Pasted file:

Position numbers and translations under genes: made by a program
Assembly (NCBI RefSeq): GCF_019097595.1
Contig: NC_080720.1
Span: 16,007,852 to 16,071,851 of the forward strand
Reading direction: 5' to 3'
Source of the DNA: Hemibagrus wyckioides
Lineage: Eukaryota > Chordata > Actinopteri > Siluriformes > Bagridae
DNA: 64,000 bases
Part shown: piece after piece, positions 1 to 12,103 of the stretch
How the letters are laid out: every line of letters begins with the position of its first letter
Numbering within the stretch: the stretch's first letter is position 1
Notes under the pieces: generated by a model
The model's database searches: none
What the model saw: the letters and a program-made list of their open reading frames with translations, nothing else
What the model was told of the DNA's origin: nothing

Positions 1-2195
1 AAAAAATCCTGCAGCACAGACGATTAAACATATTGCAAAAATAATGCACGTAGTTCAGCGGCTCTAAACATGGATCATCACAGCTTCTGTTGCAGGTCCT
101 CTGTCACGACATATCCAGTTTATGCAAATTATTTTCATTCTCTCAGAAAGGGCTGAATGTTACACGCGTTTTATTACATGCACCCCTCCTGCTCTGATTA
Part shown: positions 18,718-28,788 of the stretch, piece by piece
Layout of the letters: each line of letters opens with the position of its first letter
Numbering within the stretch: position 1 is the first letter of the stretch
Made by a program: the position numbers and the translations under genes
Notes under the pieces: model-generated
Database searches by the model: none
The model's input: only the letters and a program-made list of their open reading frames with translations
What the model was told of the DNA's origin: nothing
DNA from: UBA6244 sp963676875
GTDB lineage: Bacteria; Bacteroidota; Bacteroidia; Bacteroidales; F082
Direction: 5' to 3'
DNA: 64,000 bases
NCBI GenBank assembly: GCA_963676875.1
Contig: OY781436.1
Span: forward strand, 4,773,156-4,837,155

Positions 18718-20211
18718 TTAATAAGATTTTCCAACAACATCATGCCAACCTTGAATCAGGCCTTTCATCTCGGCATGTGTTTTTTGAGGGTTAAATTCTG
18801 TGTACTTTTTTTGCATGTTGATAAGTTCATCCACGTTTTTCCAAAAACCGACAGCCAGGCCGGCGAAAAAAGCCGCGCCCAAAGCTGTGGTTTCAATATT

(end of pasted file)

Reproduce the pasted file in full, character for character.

Position numbers and translations under genes: made by a program
Assembly (NCBI RefSeq): GCF_019097595.1
Contig: NC_080720.1
Span: 16,007,852 to 16,071,851 of the forward strand
Reading direction: 5' to 3'
Source of the DNA: Hemibagrus wyckioides
Lineage: Eukaryota > Chordata > Actinopteri > Siluriformes > Bagridae
DNA: 64,000 bases
Part shown: piece after piece, positions 1 to 12,103 of the stretch
How the letters are laid out: every line of letters begins with the position of its first letter
Numbering within the stretch: the stretch's first letter is position 1
Notes under the pieces: generated by a model
The model's database searches: none
What the model saw: the letters and a program-made list of their open reading frames with translations, nothing else
What the model was told of the DNA's origin: nothing

Positions 1-2195
1 AAAAAATCCTGCAGCACAGACGATTAAACATATTGCAAAAATAATGCACGTAGTTCAGCGGCTCTAAACATGGATCATCACAGCTTCTGTTGCAGGTCCT
101 CTGTCACGACATATCCAGTTTATGCAAATTATTTTCATTCTCTCAGAAAGGGCTGAATGTTACACGCGTTTTATTACATGCACCCCTCCTGCTCTGATTA
Part shown: positions 18,718-28,788 of the stretch, piece by piece
Layout of the letters: each line of letters opens with the position of its first letter
Numbering within the stretch: position 1 is the first letter of the stretch
Made by a program: the position numbers and the translations under genes
Notes under the pieces: model-generated
Database searches by the model: none
The model's input: only the letters and a program-made list of their open reading frames with translations
What the model was told of the DNA's origin: nothing
DNA from: UBA6244 sp963676875
GTDB lineage: Bacteria; Bacteroidota; Bacteroidia; Bacteroidales; F082
Direction: 5' to 3'
DNA: 64,000 bases
NCBI GenBank assembly: GCA_963676875.1
Contig: OY781436.1
Span: forward strand, 4,773,156-4,837,155

Positions 18718-20211
18718 TTAATAAGATTTTCCAACAACATCATGCCAACCTTGAATCAGGCCTTTCATCTCGGCATGTGTTTTTTGAGGGTTAAATTCTG
18801 TGTACTTTTTTTGCATGTTGATAAGTTCATCCACGTTTTTCCAAAAACCGACAGCCAGGCCGGCGAAAAAAGCCGCGCCCAAAGCTGTGGTTTCAATATT